10 Best Places to Go Snowshoeing
The West has the perfect snowshoeing opportunities for you, whether you’re an experienced mountain athlete or a complete beginner
1 of 10 Michael Hanson
Methow Valley, WA
Washington's Methow Trails area, in the Methow Valley, roughly equidistant from Seattle and Spokane, is one of the best places in the West to introduce yourself to snowshoeing. A day pass, which costs just $5, provides access to a network of over 100 miles of groomed trails. If you have the experience to try something more ambitious, you can always strike out into the backcountry. A trek up Lookout Mountain is an 8-mile round-trip favorite, with gorgeous views of the valley and Chelan-Sawtooth Wilderness beyond. A system of rustic huts (pictured) makes overnights possible, also.
2 of 10 Creative Commons photo by katie is licensed under CC BY 2.0
Mount Rainier National Park, WA
Mount Rainier itself, 14,411 feet high, stays snow-capped year-round. The surrounding national park gets lots of snow in winter, too, and is a fantastic place for snowshoers of all levels. Go on a short ranger-led ramble, or stay gone for days in the backcountry. A favored day trip is Mazama Ridge. It starts at the Henry M. Jackson Visitor Center parking lot and in three miles takes you above the treeline to stunning views of the Tatoosh Range and Mount St. Helens.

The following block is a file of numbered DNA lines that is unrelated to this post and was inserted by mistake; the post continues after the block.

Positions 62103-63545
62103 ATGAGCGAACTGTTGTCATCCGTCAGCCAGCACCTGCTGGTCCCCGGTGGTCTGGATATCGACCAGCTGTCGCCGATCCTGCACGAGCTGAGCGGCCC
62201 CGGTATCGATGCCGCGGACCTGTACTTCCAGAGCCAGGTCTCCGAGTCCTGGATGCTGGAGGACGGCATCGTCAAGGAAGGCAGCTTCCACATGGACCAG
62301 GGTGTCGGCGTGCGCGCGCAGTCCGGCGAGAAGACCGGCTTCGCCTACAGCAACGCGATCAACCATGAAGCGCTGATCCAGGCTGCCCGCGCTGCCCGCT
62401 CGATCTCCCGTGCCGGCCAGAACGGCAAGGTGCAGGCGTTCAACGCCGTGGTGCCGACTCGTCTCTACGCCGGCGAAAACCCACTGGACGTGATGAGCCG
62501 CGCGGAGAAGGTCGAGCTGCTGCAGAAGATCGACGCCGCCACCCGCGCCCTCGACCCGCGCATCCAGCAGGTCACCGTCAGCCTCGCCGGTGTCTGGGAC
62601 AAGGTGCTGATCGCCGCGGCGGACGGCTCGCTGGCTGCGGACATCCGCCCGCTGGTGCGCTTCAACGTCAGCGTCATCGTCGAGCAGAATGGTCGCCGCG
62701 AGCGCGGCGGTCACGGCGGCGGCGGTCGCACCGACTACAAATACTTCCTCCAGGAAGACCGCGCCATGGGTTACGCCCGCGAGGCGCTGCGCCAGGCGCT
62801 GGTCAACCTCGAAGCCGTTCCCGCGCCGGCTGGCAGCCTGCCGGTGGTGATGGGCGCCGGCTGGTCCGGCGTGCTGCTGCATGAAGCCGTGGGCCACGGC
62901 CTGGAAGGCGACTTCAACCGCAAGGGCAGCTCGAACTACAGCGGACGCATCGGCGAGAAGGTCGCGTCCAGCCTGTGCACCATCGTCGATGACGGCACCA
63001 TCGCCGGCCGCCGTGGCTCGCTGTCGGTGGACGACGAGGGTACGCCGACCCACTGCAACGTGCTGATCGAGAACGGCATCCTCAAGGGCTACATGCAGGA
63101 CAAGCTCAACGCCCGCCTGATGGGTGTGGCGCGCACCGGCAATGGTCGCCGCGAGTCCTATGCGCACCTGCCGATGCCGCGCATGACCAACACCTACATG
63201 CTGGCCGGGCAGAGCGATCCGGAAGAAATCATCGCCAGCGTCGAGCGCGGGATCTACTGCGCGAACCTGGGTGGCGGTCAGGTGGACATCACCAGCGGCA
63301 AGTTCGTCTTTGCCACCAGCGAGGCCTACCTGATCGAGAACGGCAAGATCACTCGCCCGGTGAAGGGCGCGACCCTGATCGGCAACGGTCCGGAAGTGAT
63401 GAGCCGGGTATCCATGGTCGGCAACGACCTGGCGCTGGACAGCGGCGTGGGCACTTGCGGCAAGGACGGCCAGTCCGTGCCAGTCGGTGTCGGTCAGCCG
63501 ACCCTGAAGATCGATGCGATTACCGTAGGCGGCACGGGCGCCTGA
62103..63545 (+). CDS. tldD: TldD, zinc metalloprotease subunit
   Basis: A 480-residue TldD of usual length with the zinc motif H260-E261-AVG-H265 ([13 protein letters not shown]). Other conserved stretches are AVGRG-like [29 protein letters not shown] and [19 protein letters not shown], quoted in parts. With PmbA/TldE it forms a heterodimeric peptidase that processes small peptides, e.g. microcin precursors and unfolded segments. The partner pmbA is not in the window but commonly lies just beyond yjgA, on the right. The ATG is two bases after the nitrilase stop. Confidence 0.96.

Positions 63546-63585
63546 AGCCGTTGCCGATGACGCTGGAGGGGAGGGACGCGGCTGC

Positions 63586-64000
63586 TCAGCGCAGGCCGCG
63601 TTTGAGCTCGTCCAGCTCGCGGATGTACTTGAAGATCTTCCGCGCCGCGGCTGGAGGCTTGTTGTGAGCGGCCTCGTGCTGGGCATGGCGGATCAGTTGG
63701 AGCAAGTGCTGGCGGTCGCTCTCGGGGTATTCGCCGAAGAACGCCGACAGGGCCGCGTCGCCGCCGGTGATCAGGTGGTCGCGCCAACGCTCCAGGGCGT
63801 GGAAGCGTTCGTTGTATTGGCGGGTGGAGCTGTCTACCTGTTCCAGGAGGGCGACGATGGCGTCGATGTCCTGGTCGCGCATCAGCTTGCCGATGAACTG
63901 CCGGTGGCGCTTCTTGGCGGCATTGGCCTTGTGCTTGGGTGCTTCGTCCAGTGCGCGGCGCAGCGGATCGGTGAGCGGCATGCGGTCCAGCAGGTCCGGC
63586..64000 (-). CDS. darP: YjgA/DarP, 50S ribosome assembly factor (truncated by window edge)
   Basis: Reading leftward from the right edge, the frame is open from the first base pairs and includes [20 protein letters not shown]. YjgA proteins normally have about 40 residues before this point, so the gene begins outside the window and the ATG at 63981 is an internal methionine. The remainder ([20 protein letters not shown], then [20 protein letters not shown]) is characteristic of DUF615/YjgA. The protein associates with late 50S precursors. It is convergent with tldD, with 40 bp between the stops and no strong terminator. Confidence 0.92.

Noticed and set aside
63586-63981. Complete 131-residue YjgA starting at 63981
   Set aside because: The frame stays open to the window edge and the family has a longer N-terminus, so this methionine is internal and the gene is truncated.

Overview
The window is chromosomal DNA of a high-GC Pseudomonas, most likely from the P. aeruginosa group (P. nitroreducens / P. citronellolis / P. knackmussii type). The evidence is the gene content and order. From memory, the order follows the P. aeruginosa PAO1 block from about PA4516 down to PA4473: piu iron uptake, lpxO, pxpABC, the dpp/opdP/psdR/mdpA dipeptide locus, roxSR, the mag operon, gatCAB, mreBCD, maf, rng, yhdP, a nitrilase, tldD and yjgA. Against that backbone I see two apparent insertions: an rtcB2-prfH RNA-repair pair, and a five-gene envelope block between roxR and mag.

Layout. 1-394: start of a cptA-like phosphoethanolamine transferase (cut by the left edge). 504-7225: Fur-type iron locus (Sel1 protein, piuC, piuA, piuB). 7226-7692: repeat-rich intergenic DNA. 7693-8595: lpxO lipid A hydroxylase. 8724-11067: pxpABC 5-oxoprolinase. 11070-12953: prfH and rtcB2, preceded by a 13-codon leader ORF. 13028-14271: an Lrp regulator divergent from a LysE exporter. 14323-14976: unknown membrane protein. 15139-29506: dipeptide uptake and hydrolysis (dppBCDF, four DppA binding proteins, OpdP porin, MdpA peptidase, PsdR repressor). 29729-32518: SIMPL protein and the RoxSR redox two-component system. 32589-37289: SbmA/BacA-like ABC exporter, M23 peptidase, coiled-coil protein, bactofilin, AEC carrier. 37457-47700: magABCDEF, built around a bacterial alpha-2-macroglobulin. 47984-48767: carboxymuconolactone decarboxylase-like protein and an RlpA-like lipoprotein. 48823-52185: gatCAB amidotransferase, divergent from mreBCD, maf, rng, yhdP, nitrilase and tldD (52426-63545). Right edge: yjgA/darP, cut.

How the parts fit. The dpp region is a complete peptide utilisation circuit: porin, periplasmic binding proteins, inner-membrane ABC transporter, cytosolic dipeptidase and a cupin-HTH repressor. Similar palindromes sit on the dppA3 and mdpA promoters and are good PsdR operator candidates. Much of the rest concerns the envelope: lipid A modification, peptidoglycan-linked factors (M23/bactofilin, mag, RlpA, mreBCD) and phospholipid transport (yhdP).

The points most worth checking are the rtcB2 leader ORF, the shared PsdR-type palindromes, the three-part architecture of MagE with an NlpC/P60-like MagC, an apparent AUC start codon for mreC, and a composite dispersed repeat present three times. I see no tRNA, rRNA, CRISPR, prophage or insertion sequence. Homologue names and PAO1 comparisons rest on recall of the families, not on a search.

3 of 10 Keeny Karst/DNC Parks & Resort at Yosemite, Inc.
Yosemite National Park, CA
Yosemite is another great place for snowshoers of all ability levels. The park has its own ski and snowboard area, with plenty of terrain both groomed and non-groomed for snowshoeing. Equipment rental is easy, too. An ambitious adventure for an experienced snowshoer is a trip to the Glacier Point lookout, 3,200 feet above the valley floor and 10.5 miles from the ski area. Doing this is a grueling day trip on snowshoes, but a winter-only bunkroom at Glacier Point makes the magnificent view of the snow-covered valley and Half Dome accessible if you're willing to spend the night.
4 of 10 Creative Commons photo by nclint is licensed under CC BY 2.0
Sandia Mountains, NM
Near Albuquerque, you may feel that you've gotten your fill of scenery just by driving to the Sandias. NM 536, the Sandia Crest Scenic Highway, is the highest scenic byway in the Southwest, and numerous routes good for snowshoeing have their trailheads along the roadway. They range from the pokey half-mile Kiwanis Cabin trail, which starts at a visitor center and ends at the eponymous cabin, to the hard-core Crest Snow trail—at 26.5 miles, it's literally a marathon.
5 of 10 Creative Commons photo by Charles (Chuck) Peterson is licensed under CC BY 2.0
Castle Rocks State Park, ID
In the summer, this park in the Albion Mountains is the purview of rock climbers. Come winter, the granite columns that invite scaling make a dramatic backdrop for snowshoeing adventures. On Thursdays in January and February, rangers lead two-hour introductory classes for women. Trails throughout the park are well marked, and some are groomed. Looking for the gentlest entry possible into the world of snowshoeing? You can borrow equipment from the visitor center and tromp around a three-quarter mile trail starting at the parking lot to see if you like it.
6 of 10 Creative Commons photo by jdubble is licensed under CC BY 2.0
Glacier National Park, MT